Lately, I have had a series of cases where the lifetime of something has been a problem.
The first was actually with the filing system. A customer was doing something innovative with VB6. What they were doing was some rather clever automation of the IDE but that isn’t very important for this story as the crash was occurring before we got to their automation code. They were shelling VB6.EXE but just before they did that, they deleted some files so that VB would have a nice fresh start. This often worked just fine but sometimes VB would die. The reason proved to be interesting. When you delete a file using the conventional approach, it will get deleted. When? Soon. Soon enough? Maybe. What was happening in this case was that the instruction to delete would be issued and the file was doomed. Then VB was started and tried to open the file. The file may have been doomed but VB could still find it and load it. VB then got rather confused when the file that it was working with vanished shortly afterwards. This wasn’t something that we had coded for because the files were not really supposed to be touched except by VB and VB had no intention of the deleting the file just then. The solution was to use MoveFileEx with the MOVEFILE_WRITE_THROUGH option so that the program that shelled VB would block until the file was really dead and not just mortally wounded.
The lifetime of objects is something that most people don’t give a lot of thought to. It isn’t generally a problem except when it is. When it is a problem, you tend to get sporadic errors that don’t reproduce in test. This generally causes unhappiness, late nights and a call to Microsoft where I or one of my colleagues will try to work out what is going wrong. So, what happens when you tell something to go away. It depends what it is.
An unmanaged DLL. If you tell it that it can go (with FreeLibrary) then it goes. It says so in MSDN. To quote “The FreeLibrary function decrements the reference count of the loaded dynamic-link library (DLL). When the reference count reaches zero, the module is unmapped from the address space of the calling process and the handle is no longer valid.” This is almost entirely true but not quite. It should read “When the reference count reaches zero, the DLL becomes a candidate for unloading and will be unloaded at some point just so long as a call to DLLCanUnloadNow returns S_OK. Until then, the DLL is mapped in to your process space and the handle is valid although it is anyone’s guess what the state data of the DLL will be”. The MSDN version is snappier, I admit. So, what happens if I call in to a DLL function after the reference count is zero? Well, you might get away with it. Or it might crash because its state data is in a mess. Or it might AV because the DLL really isn’t in your process space at all. Best yet, you could call it and it could unload in the middle of the call so the instruction pointer is in the middle of nowhere much. Of course, you never call FreeLibrary and then call a method because that would be stupid. However, the reference count is done for the instance of the DLL and so is process wide. Some other component could call FreeLibrary twice and you could find that your reference was worthless. Quite often, the code that crashes is a long, long way from the bug. Oh, and as an added bonus, the unload order is not guaranteed.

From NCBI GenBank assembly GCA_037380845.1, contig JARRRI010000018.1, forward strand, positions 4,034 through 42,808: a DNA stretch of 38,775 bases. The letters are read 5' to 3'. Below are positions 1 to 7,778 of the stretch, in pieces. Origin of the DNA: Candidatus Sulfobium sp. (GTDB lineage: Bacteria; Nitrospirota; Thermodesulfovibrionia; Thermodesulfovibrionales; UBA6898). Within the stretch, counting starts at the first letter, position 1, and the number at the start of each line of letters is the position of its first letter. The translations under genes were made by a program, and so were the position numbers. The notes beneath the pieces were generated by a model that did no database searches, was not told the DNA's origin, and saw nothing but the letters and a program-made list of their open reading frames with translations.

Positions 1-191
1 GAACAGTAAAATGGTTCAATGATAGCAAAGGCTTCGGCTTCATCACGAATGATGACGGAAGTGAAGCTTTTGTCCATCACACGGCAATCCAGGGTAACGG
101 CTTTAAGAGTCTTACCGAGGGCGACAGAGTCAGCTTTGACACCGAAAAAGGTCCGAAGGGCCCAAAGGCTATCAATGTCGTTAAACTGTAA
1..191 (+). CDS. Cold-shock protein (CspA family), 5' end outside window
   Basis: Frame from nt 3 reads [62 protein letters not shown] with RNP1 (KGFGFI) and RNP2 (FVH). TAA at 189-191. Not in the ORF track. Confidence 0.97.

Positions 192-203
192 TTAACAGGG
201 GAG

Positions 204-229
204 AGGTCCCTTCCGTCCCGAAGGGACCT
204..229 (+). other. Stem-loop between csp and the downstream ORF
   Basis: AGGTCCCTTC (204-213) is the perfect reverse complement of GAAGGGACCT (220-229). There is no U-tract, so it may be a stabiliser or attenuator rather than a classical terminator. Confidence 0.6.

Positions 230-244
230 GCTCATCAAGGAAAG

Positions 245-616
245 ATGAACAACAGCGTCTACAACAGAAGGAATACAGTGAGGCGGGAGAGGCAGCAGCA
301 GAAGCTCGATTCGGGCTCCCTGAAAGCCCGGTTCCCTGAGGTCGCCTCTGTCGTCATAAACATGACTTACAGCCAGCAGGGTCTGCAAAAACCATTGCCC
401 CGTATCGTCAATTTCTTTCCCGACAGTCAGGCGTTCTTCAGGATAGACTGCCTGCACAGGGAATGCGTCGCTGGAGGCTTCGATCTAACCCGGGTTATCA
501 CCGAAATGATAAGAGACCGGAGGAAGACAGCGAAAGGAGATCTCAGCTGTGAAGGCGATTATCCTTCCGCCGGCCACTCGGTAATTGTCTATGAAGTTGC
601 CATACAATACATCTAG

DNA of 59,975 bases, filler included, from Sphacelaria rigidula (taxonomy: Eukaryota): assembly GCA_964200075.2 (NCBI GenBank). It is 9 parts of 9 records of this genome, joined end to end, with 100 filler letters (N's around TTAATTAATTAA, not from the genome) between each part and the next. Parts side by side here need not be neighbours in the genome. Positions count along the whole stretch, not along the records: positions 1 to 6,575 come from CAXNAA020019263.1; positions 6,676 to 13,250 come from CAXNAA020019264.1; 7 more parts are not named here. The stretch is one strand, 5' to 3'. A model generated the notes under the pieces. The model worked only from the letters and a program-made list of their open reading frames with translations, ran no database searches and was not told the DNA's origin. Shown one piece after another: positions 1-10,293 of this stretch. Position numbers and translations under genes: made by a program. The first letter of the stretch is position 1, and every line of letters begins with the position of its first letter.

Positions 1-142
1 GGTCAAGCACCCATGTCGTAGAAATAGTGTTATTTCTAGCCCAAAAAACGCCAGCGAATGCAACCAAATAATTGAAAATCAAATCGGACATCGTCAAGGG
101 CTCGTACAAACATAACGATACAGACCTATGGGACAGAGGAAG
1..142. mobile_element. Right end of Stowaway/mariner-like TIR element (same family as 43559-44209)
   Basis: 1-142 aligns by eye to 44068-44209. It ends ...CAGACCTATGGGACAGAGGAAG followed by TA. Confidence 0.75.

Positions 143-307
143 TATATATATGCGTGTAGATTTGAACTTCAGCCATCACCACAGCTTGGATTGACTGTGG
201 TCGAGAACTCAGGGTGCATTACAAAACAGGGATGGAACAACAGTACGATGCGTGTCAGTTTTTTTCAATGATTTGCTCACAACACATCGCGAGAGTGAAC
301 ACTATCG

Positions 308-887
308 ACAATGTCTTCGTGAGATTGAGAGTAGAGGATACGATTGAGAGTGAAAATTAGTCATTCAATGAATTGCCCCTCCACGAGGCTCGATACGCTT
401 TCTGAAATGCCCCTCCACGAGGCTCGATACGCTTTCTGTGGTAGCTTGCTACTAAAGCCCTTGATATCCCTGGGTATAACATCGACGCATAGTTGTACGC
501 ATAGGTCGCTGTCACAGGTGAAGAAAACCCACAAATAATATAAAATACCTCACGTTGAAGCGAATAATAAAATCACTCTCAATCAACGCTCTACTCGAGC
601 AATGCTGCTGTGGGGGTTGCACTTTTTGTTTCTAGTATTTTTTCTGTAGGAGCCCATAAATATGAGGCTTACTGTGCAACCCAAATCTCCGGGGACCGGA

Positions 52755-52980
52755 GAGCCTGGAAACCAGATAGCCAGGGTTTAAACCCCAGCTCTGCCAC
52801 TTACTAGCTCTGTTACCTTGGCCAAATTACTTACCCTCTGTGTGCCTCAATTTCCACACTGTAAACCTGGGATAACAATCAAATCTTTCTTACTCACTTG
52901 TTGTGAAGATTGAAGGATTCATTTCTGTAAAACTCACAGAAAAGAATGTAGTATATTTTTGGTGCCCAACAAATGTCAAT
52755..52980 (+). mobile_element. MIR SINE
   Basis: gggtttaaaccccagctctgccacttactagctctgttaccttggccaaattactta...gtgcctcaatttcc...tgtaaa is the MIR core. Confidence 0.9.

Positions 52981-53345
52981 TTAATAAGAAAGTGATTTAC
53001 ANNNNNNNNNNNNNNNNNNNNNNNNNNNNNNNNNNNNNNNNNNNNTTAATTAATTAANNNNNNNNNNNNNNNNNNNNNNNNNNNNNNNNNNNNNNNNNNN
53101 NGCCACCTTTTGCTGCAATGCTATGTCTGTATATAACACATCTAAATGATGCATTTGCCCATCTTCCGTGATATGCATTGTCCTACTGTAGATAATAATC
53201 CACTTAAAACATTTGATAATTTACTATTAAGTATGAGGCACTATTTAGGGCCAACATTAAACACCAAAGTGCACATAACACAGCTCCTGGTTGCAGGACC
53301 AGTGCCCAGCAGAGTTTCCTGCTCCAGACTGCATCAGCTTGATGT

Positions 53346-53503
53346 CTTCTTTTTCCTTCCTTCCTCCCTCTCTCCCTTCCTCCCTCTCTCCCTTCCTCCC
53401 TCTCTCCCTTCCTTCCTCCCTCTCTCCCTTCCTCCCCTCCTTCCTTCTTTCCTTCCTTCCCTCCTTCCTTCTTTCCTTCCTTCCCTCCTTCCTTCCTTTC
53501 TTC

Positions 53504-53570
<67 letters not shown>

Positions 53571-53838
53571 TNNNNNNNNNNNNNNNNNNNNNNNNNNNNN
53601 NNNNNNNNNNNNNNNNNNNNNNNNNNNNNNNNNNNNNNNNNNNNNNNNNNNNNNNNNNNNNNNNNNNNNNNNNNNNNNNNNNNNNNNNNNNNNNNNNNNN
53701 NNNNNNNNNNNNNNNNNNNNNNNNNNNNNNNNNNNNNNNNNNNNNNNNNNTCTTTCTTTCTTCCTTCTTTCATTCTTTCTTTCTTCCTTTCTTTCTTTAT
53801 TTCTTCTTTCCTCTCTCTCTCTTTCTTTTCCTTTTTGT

COM objects are reference counted as well. Replace LoadLibrary and FreeLibrary with AddRef and Release and you have the same story.
Let’s look at another reference counting problem. DLL_A has references to objects in DLL_B. When A exits, it releases the references to B. In the normal case, the references are cleaned up before unload but imagine that didn’t happen for some reason and there are a lot of reasons why it might not. The process is exiting. It wants to unload the DLLs. Is it safe to do so? No, it is not. What are the alternatives? You can fail to unload and hang. That isn’t a good alternative. You had best unload the DLLs and hope for the best. You might get lucky. If DLL_A unloads first then the calls to clean up B will probably be OK. If B unloads first, your calls to Release will run whatever happens to be in memory there if anything is there. This is not a happy event.
Reference counting has some good points but there are some definite problems as well.
There are also some possible scenarios where lifetime can be a problem even with good reference counting. I am working on one now. A VB6 COM object is running in an environment that is not VB but a highly multithreaded environment. The VB component tells one of the containers in this environment that it should delete a control from the container. The container will do this, on another thread as it happens. Later on, the VB component asks the container if it has any controls of that type loaded. The possible answers are “yes” and “no”. The correct answer is “Kind of”. There is one loaded and it might be loaded for a few milliseconds yet. The VB code proceeds on the assumption that the control will still be there in a few instructions time. Often it is correct. Sometimes it isn’t.
Life is better in the managed world although that is not without its special areas of fun. I will talk about that another time.